Collaborating on the Future of Good Food
If you have ever been part of designing and implementing a large event you will recognize the need to start well in advance. In our case we started planning the Wallace Center’s fifth National Good Food Network (NGFN) conference — an important biannual networking and programming event — 18 months ahead of time. We lined up over 40 breakout sessions, five plenaries with 20 panelists, 10 pre-conference trainings and local site visits — and we registered almost 500 people for the event, which was held in New Orleans March 10 – 13. Little did we know that our timeline was to intersect with that of COVID-19.
Perhaps prophetically, we designed NGFN 2020 to recognize that we are at a pivotal moment in food systems change; that after years of seeking to shift the food system to be more healthy, green and equitable, those of us involved in this work would be well served to take stock of where we have made progress and where haven’t, examine what is working and what is not, and honestly look at who is being left out. Despite our collective years of work and the gains we have made, there is still a long way to go, which calls on us to be more strategic, collaborative and collective in our approach. Our stated theme and guiding light was “A More Just Vision: Collaborating on the Future of Good Food.” Now that we are weeks into this global pandemic, it’s clear that we are indeed at a pivotal moment in how we feed ourselves — and a more just vision is what we desperately need.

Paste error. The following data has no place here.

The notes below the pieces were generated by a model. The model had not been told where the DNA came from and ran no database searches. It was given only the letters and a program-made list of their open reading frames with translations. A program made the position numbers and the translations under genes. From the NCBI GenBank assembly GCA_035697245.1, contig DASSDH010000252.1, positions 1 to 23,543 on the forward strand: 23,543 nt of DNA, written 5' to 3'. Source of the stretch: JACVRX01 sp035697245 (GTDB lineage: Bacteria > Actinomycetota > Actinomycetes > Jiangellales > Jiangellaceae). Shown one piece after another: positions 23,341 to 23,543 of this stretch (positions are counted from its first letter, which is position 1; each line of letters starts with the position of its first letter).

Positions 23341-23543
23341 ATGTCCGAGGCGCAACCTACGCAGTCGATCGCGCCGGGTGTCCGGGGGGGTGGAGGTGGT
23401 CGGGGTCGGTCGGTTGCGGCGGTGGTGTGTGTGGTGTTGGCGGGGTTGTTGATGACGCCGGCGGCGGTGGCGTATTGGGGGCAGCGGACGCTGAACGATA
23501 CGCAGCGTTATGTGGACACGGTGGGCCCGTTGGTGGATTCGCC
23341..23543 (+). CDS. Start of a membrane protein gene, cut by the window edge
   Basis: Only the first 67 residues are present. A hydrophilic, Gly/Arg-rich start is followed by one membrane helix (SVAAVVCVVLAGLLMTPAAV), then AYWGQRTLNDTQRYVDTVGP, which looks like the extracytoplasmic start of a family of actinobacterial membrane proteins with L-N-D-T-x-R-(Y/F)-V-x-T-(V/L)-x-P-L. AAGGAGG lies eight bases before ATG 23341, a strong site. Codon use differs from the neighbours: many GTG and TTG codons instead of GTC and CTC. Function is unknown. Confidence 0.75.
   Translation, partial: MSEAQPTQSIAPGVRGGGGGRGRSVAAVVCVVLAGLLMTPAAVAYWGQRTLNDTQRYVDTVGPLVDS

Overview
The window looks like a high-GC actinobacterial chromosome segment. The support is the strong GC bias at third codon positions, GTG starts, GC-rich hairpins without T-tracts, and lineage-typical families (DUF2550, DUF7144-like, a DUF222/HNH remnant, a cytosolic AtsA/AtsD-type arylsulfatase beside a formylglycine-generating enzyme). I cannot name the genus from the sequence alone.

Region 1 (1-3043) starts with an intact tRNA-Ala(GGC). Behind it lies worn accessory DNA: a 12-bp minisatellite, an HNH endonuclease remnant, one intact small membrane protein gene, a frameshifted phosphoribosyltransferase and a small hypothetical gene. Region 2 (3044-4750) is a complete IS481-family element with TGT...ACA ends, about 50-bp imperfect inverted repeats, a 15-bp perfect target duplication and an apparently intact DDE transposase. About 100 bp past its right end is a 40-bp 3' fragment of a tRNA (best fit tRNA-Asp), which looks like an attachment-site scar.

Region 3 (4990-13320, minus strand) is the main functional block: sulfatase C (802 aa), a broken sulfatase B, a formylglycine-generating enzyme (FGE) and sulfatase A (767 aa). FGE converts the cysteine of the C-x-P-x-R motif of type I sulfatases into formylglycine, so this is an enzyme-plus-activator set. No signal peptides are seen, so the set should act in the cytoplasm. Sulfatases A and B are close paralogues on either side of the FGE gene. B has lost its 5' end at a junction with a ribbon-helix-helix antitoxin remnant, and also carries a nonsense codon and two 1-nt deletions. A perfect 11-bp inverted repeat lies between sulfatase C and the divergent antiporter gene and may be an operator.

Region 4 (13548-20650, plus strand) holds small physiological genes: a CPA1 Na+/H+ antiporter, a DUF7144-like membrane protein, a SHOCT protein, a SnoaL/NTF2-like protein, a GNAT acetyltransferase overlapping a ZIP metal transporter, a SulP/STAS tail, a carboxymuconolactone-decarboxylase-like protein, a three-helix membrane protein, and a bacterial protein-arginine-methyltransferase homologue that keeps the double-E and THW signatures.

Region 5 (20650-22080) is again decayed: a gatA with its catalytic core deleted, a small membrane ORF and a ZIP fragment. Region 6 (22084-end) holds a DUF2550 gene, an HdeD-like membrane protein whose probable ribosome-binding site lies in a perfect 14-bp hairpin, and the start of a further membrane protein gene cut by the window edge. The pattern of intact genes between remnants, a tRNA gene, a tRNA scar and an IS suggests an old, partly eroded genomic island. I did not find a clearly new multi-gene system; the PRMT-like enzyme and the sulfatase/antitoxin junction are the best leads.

While in New Orleans for NGFN 2020, we felt the tremors of how business as usual was quickly changing. Although there was no quarantine at the time, dozens of speakers and many funders and public sector allies were grounded with non-essential travel bans. Members of USDA’s Agricultural Marketing Service, a leading conference sponsor, were encouraged not to travel, yet they showed up in force and told participants that the work we were doing together at the conference was “mission critical” and they needed to be there. Those who manage regional food hubs and processing centers, especially those with significant sales to schools, universities and other food service accounts, had begun to receive notice of canceled orders. They were tasked with calling their farmers to inform them of these disruptions and working with them to find alternative markets. They had to grapple with the overnight loss of 30 to 50 percent of sales and its effect on employees, suppliers and community.